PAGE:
Biology news

Troodontids

At https://phys.org/print413016938.html ... we have a new species of troodontid with what appears to be an asymmetric feather construct, found in China. It looks a bit like a large pheasant, although the investigators liken it to a chicken. The research is published in Nature Communications (May 2017) and the specimen is dated at 125 million years ago. It seems to be a bird that may have been able to fly - but this has not been verified certainly. It may have flown in short bursts like a modern pheasant. Do chickens fly?

Bayesian Maths

The Conversation is a news journal well known for publishing gobbledegook articles. It also publishes incisive articles too. I'm not sure what bracket this one goes under - go to https://phys.org/print412240382.html. It seems to be an argument in favour of modelling over common sense. It also seems to criticise science prior to the modern era, even perhaps prior to the 21st century AD. We can see why Bayesian methodology has been used in dating archaeological event as it averages out a raft of C14 dates and settles on particular date.

Hydrogen on Enceladus

The BBC was highly excitable on Thursday evening - hours of debate on the prospect of life on Enceladus, a moon of the planet Saturn. The presenters had seemingly read little or anything about the subject prior to their auto cue reader being set in front of their noses, but hey, they were out to educate the public. Analysis of data from NASAs Cassini Mission spacecraft indicates hydrogen gas in the plume of material erupting from Enceladus. Hydrogen, it says, is best explained by chemical reactions between the moon's rocky core and warm water from its sub-surface ocean.

Teleocrater Rhadinus

Teleocrater rhadinus is the name of a critical animal that lived during an important transition - from reptile to dinosaur (and eventually birds). It is a cousin of the dinosaurs, yet has many reptilian traits. Therefore it has been positioned on the tree of evolutionary development at an early stage - prior to the dinosaurs proper. There is of course one reason for this - it lived in the Triassic (before the dinosaur age took off). In positioning in late Triassic it provides a mechanism for evolutionary development. This is particularly relevant in neo-catastrophist evolution.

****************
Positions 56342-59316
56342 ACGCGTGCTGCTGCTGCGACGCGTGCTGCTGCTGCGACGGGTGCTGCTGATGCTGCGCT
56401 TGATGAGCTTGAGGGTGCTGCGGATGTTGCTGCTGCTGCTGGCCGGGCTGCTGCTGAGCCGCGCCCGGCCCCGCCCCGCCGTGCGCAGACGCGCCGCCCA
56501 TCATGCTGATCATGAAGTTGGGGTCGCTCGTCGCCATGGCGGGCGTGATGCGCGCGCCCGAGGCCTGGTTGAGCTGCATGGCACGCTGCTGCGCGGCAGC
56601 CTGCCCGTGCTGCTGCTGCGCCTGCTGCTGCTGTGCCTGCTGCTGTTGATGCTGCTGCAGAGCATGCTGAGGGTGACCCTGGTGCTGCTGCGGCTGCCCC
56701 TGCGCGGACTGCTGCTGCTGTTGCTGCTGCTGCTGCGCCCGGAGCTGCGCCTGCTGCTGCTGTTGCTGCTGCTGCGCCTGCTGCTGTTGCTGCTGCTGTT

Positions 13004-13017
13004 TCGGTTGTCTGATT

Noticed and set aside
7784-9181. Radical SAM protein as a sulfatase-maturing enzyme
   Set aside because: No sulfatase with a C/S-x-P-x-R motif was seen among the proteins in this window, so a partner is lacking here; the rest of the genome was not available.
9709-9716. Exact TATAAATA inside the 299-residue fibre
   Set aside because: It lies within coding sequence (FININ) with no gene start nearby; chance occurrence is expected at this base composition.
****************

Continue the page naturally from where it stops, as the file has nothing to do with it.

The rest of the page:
blood in amber

At https://phys.org/print410453784.html ... blood preserved in amber, the fossilised red blood cells of monkeys.

At https://archaeologynewsnetwork.blogspot.co.uk/2017/03/new-research-dispr... ... Palaeontologists have used skulls to delineate how much movement certain animals had in their necks - such as birds, dinosaurs, alligators etc.

Grass

Grasses have an ability to conserve water in their leaves. They can also absorb carbon dioxide without losing any water. Grasses are well equipped to deal with rapidly changing weather and strong winds, the kind that sweep across plains, praire and steppe environments. It would be also true to say that herbivores adapted to eating rough grasses, as well as seeking out the sweet grasses.

Midges

The good side of midges is explored at www.sciencedaily.com/releases/2017/03/170317132648.htm ... ecologists have been studying midges in Wisconsin and Iceland. There are 15,000 lakes in Wisconsin and a third of the State lies within 200m of a lake or stream. Biting midges terrorise tourists and walkers in western Scotland (and horse flies in England) - so what use are these insects?

Rethinking Human Evolution

The headline should be - rethinking some aspects of human evolution. At https://cosmosmagazine.com/palaeontology/accidental-tool-makers ... and I suppose the problem can be laid at Uniformitarian principles, progress in small steps, from primitive thinking to sophisticated behaviour. Palaeoanthropologists have long cast their eye upon stone tools as a means of evaluating human progress (on the evolutionary scale that primitive is almost always older than the better examples of manufacture).

Dinosaur collagen

This story was at Dr Wile's blog a way back. At https://phys.org/print405956660.html ... dinosaurs are mostly known from fossilised bone but last year palaeontologists claimed they have now found collagen in a rib from 195 million years ago - which caused a bit of a stir as proteins were not supposed to survive for that long a time. An article in Nature Communications (Feb 2017) re-examines the issues involved, particularly the survival of soft tissue.

Photosynthesis

At https://phys.org/print405078446.html ... the mechanism for photosynthesis existed in primeval microbes. Will this put an end to the idea of earth as a satellite of Saturn? Thunderbolts and the Saturn Theory are like a hand and a glove but what does this study mean for the idea of solar system re-arrangement. Photosynthesis creates oxygenised carbohydrates such as glucose from solar energy, water, and co2 (carbon). It is indispensable for many species on this planet.